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ARTICLE TechnologySeptember 10, 2014

Do tech firms in Australia have a gender diversity problem?


As in Silicon Valley, only a small percentage of women work in IT in Australia, and those who do will earn nearly 10 per cent less than their male counterparts. We take a look at initiatives aimed at getting more women into the tech industry, such as local initiative Girl Geek Academy and Google’s Made with Code program.

Technology companies often top the list of world’s best employers. They have a reputation for innovative thinking, a fun work culture and excellent employee benefits.

However, there’s one group of employees that is not receiving a balanced share of Google’s in-house bowling alley or the free food at Facebook. Women are significantly under-represented within the ranks of technology companies and this imbalance may stymie greater innovative leaps within the industry.

This year Yahoo!, Google, Facebook and LinkedIn all released diversity reports showing that men far outnumber women in their workforces. Between 60 and 70 per cent of employees at each company are male. In leadership roles, that figure is closer to 80 per cent. In tech-specific leadership roles, it climbs even higher.

The gender imbalance in Aussie technology companies

Although many of the world’s largest technology companies, such as Microsoft, Dell and Google, are led by women in Australia, the local information and communications technology (ICT) industry has a clear gender imbalance.

The Australian Bureau of Statistics Labour Market Survey for 2013 shows that women occupy less than 20 per cent of positions in the majority of ICT jobs. This is well below the number of women employed in all occupations, which is just over 45 per cent.

Men working in ICT earn an average of 9.8 per cent more than women, according to a 2012 study by the Australian Computer Society. The study also included a survey that showed almost half of female respondents felt they’d experienced discrimination based on gender, age, ethnicity or other factors when applying for an ICT job.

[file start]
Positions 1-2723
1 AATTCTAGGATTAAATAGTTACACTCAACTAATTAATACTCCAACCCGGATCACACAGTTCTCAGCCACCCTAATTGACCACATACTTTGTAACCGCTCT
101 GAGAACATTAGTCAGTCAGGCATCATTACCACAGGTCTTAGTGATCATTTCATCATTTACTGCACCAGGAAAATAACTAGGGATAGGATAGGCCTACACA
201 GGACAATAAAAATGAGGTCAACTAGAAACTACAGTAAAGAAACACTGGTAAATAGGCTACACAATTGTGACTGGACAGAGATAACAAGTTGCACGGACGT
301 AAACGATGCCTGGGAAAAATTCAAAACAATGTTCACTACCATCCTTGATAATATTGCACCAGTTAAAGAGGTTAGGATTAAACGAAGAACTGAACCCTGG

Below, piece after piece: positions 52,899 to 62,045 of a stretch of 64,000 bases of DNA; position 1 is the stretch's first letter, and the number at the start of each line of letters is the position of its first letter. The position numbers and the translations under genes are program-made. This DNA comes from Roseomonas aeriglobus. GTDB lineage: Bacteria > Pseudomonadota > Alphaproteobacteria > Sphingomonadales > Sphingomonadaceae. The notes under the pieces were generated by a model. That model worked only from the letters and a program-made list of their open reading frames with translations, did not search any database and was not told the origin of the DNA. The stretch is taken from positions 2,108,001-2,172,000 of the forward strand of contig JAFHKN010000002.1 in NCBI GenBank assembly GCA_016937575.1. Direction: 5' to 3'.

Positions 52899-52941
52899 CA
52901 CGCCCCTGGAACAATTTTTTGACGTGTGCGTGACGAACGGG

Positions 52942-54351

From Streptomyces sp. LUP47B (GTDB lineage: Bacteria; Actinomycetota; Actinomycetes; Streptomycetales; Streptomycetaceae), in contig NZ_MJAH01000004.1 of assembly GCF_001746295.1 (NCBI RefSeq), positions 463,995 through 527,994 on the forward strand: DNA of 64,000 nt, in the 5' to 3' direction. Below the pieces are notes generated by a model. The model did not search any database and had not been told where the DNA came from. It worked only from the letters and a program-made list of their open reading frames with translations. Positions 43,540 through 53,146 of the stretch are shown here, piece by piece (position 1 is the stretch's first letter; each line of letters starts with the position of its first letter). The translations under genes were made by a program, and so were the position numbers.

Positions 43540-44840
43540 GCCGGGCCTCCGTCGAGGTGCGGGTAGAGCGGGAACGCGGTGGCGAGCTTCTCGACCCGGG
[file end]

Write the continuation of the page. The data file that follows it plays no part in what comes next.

When you’re building any kind of software or app, you have to meet the needs of your consumers, and it can be hard if none of your staff is in the consumer group you’re trying to target."

Kim Carruthers, eChic

Men far outnumber women in tech education

The lack of gender diversity within ICT may be a symptom of an education system that sees far fewer women pursuing education in the field. A 2013 report by the Australian Council of Learned Academies found that women accounted for only 15 per cent of enrolment in tertiary IT courses.

Kim Carruthers, founder of Sydney-based technology company eChic, says any meaningful conversation about gender diversity must begin with education. “The [small] number of women entering technical education is pretty horrific and we need to look at ways to boost it,” she says.

eChic works with small businesses in the area of e-commerce. It employs eight people, all of whom happen to be women. “It’s just a case of employing the best people for the job,” says Carruthers. “You don’t have to be a woman to apply. I also run after-school science and technology classes – to encourage more kids, especially girls, to become interested in IT – and all of my tutors are male. It’s not by design, it’s just how it worked out.”

Google’s Made with Code and Australia’s Girl Geek Academy

In June this year, Google invested US$50 million in its Made with Code program aimed at closing the industry’s gender divide. An Australian start-up, Girl Geek Academy, aims to do the same. Its goal is to encourage one million women and girls to create start-ups and build apps by 2025, through a series of programs and workshops focused on developing tech skills at any level.

Girl Geek Academy co-founder Lisy Kane says the start-up culture in Australia is very male-centric. “I’ve worked in IT teams where everyone is treated the same, but I’ve also heard stories of the polar opposite where women are not being offered jobs and opportunities,” she says.

Kane says Girl Geek Academy is curious about how the internet would work if it was created by women. “What would shift if more women were involved in IT? I know it wouldn’t be what people fear – it wouldn’t turn pink.”

Diversity in tech companies fuels dynamism

Employing more women in ICT can only benefit the industry. Diversity fuels innovation and market growth. It offers a competitive advantage by ensuring compelling ideas are heard from all corners.

“When you’re building any kind of software or app, you have to meet the needs of your consumers, and it can be hard if none of your staff is in the consumer group you’re trying to target,” says Carruthers. “That’s not necessarily just about gender – it’s about diversity on a range of levels.”

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